1:04 a.m.: It is so cold that I can’t feel my legs. Poor decision to choose the stone steps next to John Harvard, but he’s quiet company and so I sit. He looks out over the snowy Yard nonchalantly, observing the small mountain ranges of snow that have formed between dry pathways. I have not really looked at the Yard in John’s serene way for a long time. Its magic is lost on me during the hectic daytime, as I rush to turn in a problem set or actively avoid tourists. But tonight, as I attempt to return feeling to my toes, I am once again enchanted. The Yard is surprisingly quiet for being the “historical and geographical center of campus,” as tour guides like to say. Maybe it’s the weather, or perhaps the fact that it’s Valentine’s Day, but there is barely anyone treading these paths except for a lone pair returning from a late night of work.
1:07 a.m.: I check my watch; I am here for 12 more minutes. I am taking notes about everything, and everyone I see, as if I haven’t walked through this yard a million times before. And it’s then that I notice the most beautiful aspects of this ancient place. The way the reflections of the street lights dance on the first floor windows of Grays, the strong facades of Matthews and Weld, their scale more comforting than intimidating. There is a melody to the Yard at night: the sound of Hollis’ doors thudding as they close, the distant urban murmur from the Square, the low conversations of neon-clothed Securitas guards. The aged gates that surround this yard create a silent safeness, serving as a threshold rather than a barrier; crossing this threshold from the outside world, you enter into an enclave of stillness and calm, of respite.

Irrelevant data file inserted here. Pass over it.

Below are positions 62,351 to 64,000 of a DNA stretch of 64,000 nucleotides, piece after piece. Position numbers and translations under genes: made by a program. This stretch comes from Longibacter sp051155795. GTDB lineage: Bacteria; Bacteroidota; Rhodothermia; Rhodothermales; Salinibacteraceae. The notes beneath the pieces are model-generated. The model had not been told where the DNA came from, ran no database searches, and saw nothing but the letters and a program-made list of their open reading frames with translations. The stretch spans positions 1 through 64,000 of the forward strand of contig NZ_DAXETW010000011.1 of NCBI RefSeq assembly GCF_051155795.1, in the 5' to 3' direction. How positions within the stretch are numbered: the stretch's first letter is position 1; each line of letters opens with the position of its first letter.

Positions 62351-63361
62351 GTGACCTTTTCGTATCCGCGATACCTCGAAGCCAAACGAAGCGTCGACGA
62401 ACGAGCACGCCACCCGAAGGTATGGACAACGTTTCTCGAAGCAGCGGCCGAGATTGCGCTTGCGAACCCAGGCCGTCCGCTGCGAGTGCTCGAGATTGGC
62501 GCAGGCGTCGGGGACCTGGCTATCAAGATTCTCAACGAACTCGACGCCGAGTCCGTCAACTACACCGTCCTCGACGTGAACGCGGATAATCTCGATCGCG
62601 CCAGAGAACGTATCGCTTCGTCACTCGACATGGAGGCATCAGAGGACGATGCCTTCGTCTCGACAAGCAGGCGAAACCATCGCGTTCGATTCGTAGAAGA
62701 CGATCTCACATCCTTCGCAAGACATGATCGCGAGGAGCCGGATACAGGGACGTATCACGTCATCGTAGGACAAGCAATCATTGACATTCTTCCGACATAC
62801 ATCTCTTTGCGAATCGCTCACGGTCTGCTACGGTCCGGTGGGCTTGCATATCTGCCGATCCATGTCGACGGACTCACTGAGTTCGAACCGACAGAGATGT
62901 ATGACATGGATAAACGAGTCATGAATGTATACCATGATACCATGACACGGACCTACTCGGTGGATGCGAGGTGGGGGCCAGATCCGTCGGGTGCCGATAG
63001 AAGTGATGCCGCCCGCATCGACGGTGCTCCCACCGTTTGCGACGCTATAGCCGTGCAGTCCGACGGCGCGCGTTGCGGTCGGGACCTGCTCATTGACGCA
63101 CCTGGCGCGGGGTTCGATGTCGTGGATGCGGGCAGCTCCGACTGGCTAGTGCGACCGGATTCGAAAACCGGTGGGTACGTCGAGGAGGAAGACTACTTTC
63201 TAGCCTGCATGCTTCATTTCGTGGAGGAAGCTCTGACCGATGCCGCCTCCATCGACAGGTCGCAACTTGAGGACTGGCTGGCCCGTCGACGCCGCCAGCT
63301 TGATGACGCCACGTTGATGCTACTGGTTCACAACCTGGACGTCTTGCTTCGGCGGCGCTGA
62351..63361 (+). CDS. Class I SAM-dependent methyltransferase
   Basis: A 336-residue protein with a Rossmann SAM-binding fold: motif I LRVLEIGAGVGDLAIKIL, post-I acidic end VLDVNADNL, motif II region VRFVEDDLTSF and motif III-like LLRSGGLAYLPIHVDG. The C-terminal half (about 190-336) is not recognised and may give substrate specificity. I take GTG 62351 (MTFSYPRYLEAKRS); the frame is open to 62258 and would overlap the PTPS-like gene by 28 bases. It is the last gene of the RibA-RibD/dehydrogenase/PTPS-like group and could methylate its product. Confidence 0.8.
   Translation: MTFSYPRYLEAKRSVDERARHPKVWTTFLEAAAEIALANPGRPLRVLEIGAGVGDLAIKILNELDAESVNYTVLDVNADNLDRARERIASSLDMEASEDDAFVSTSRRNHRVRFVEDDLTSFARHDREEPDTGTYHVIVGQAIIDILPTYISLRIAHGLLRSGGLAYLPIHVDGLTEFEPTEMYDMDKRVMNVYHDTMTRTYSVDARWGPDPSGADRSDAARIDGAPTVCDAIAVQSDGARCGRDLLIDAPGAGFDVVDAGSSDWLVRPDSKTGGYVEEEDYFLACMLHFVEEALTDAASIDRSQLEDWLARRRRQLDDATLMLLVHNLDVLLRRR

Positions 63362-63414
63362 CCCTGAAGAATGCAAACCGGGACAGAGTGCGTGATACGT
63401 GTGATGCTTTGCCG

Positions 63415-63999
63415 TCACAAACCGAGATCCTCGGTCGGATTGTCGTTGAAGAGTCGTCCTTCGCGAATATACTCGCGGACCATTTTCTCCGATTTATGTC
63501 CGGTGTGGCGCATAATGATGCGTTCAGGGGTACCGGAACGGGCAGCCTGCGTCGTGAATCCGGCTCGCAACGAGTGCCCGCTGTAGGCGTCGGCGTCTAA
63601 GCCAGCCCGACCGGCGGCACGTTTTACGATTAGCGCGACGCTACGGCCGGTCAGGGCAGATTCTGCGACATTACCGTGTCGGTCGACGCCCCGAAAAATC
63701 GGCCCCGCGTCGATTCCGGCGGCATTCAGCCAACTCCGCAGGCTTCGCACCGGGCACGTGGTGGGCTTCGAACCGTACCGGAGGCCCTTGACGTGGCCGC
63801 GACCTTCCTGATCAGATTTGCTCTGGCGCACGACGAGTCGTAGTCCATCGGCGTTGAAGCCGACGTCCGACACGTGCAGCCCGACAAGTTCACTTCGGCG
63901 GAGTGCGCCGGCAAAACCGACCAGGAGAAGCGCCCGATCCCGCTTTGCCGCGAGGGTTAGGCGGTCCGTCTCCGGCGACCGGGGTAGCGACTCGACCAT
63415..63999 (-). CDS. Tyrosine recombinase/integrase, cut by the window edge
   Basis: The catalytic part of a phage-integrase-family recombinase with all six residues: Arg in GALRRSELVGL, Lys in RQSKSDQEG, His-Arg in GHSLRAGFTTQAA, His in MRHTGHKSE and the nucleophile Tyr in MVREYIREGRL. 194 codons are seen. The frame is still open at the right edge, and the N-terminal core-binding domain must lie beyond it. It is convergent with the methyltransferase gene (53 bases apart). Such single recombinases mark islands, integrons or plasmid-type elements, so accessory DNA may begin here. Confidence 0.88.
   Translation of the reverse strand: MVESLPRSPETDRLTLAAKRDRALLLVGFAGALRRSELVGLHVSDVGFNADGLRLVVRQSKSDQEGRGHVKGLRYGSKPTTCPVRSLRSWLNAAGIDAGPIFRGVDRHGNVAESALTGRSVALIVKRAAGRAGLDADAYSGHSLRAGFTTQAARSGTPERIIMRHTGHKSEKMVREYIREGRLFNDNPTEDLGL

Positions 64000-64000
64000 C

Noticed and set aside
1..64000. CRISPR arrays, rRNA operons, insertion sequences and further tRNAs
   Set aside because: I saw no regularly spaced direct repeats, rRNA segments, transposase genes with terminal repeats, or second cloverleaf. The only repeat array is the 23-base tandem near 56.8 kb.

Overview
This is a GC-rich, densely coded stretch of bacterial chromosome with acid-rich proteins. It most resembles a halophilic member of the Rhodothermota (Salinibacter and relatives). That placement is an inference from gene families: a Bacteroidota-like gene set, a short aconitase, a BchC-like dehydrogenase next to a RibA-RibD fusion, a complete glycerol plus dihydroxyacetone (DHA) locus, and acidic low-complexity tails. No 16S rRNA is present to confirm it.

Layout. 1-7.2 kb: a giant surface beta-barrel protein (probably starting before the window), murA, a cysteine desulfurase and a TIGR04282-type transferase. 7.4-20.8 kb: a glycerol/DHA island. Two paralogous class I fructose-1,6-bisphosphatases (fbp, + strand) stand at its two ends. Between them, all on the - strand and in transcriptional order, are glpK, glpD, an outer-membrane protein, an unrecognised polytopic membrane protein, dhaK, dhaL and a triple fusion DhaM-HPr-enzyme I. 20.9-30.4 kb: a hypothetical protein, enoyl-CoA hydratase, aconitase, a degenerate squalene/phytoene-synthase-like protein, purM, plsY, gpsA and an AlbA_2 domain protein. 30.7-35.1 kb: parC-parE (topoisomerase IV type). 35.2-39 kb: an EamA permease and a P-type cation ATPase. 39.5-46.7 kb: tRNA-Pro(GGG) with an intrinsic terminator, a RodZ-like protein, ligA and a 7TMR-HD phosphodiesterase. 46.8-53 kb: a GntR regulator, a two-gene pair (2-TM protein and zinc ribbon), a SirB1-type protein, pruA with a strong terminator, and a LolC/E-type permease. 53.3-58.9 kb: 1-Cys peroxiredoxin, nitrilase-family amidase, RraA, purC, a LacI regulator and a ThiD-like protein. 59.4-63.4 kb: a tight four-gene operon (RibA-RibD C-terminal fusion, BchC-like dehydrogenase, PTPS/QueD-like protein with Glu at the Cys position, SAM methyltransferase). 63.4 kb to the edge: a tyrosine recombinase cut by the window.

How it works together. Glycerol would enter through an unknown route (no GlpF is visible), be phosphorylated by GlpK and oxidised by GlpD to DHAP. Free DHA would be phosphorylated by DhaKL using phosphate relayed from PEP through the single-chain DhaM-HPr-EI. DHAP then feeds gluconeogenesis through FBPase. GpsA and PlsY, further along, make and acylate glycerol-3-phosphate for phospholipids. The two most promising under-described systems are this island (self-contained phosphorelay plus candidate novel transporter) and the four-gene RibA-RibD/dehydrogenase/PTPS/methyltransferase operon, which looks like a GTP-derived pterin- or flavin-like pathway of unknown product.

1:15 a.m.: Four more minutes. Still cold. Though I am convinced of the quiet calmness of this place, I am still expecting at least a sampling of errant, drunk freshmen to stumble by the John Harvard statue and consider peeing on it. I am mostly disappointed until a strangely dressed freshman male struts past. Clad in a hockey jersey and flags tied around his wrists, he is the most uncommon thing I’ve seen in the last 11 minutes. He swaggers more emphatically when he spots his audience of one, almost dancing past the statue and on his merry way.
1:19 a.m.: It’s time to go. I am mostly glad because my extremities are frozen, but partly glum to leave my observation post. There is comfort in knowing that this space is always here for me to pass through—to sit down and observe. When I give them the time, the minute details bring the grandness and the history of this yard to life. I am humbled and reminded of my enchantment with these tall elms, with these ornate buildings, with this still safety. I pack up and turn left, wandering down the dark paths and eventually through the gates.